CM: I got the job offer from Spago and Greg Harrington told me to take it. So I took his advice on blind faith. I had no intention of ever living in Los Angeles. I’ve been running [the wine program] for almost a year now without a real assistant. So it’s been a lot of challenge and fun. I started making wine down here this year in Santa Rita Hills. [I’ll work with] Greg Brewer of Brewer Clifton Winery next year to make Chardonnay and Pinot Noir, and I’m trying to get back to Washington to make wine too. I like to keep busy.
AB: What is your philosophy on wine and food?
CM: I think I take a different approach than most people. As far as wine and food pairings go there is an objective standard. Some wine goes better with some foods from a structural standpoint. But honestly the wine you enjoy the most is the best wine for you. If you really like nothing but Cabernet Sauvignon and you’re having fish, it doesn’t matter how good that Chenin Blanc is. There’s nothing I love more than when someone has a really diverse palate and says go wild. It’s not a philosophy, per se. With wine and food pairings my word is always context, trying to realize the best wine for the food for the person in the context of their preference. If they’re open, great, and if not, that’s a great challenge too.
AB: Do you prefer Old World or New World wines?
CM: I generally have a preference for Old World wines. In a way we ask more of New World wines then their Old World counterpoints. What I hate about the way restaurants work is that we’ll begrudge people for making super approachable wines, but let’s be realistic. Most wines sold to restaurants are consumed from one month to [within] a year or two. Most of the time they buy wine and in a couple weeks it’s gone again, and producers need that cash flow, too.
AB: Tell me about a perfect wine and food pairing that you’ve discovered.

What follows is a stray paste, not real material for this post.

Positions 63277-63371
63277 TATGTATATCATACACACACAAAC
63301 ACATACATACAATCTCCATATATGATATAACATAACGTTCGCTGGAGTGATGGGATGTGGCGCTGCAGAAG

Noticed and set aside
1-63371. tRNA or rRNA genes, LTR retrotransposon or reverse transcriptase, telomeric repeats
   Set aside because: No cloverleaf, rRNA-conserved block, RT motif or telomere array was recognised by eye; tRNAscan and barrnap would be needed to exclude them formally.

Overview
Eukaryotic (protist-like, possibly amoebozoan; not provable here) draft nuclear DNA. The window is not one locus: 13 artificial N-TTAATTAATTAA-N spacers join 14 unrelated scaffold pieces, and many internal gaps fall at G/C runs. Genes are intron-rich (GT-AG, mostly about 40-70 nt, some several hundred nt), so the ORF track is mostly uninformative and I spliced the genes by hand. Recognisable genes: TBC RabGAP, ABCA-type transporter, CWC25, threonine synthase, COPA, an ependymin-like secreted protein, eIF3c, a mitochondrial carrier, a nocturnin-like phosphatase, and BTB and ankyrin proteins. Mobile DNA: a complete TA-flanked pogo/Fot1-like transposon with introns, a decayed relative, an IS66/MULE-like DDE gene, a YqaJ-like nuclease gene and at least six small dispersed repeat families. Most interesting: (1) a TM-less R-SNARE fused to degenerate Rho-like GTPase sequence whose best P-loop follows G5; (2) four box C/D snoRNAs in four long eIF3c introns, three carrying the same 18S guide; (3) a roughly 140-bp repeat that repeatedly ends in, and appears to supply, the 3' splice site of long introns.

CM: I do like some of the classics: oysters and champagne, venison with dark fruit compotes with Wallah Wallah syrah. For me that’s a little piece of heaven. Or pepper crusted lamb with Côte Rôtie.
AB: Who are your mentors? What are some of the most important things you’ve learned from them?
CM: It’s a tie between two. Greg has been really important from the winemaking standpoint to a career standpoint. He’s amazing at the business of wine. He’s also a dear friend of mine. From a personal and career standpoint, Shayn Bjornholm, who was the wine director at Canlis and my previous instructor [at the wine trade school]. I don’t think he realizes how much of an influence he’s been on me.
AB: If you weren’t a sommelier, what would you be doing?
CM: I love being a sommelier even with the hours and the work and the hauling of boxes—my cellar is upstairs. I absolutely adore my job at this point in my life. People ask me what I’m going to do next. I’ve only been a sommelier for a few years, I can give it time. I love winemaking and I love teaching. I’ve been teaching food and wine pairing seminars for the past year and they’re really fun. I’d most like to make wines and teach on a university level. That would be my ideal position in five, ten, or fifteen years.
AB: Will you stay in Los Angeles?
CM: Los Angeles has been great to me, and has come a long way in the past few years in the food and wine scene. But if [I move] it’ll probably be to New York or Seattle. I’ve been going to New York a lot the past year and I love that city, it is absolutely incredible—if anyone is willing to pay me enough to move there. I love Seattle too.
AB: What’s your favorite city to travel to?
CM: Vienna, Austria is my favorite city. You need to party in Vienna. Everyone is so incredibly nice, and it feels like a big town because everything is homey and the street food there is unrivaled. You can go out at 6 am on a Tuesday and people are still out partying and drinking on the streets. The best pizza I’ve ever had was on a corner in a subway made by a Hungarian guy, and it was the best pizza in my life.
AB: What regions are you interested in at the moment?
CM: The Russian River Valley. I don’t think we realize what a special place that is for the United States. I think it’s possibly the best all around region in the United States. There are so many great, interesting wines coming out of there—well balanced, amazing stuff. I think Washington is coming along at a good pace. Dollar for dollar it’s pretty amazing. I was not a believer in the central coast until I moved here. People are still trying to figure out the regional identity and realize what’s going on with how to work with fruit and the climate they’ve been given. I’ve already seen progress there and it’s very encouraging.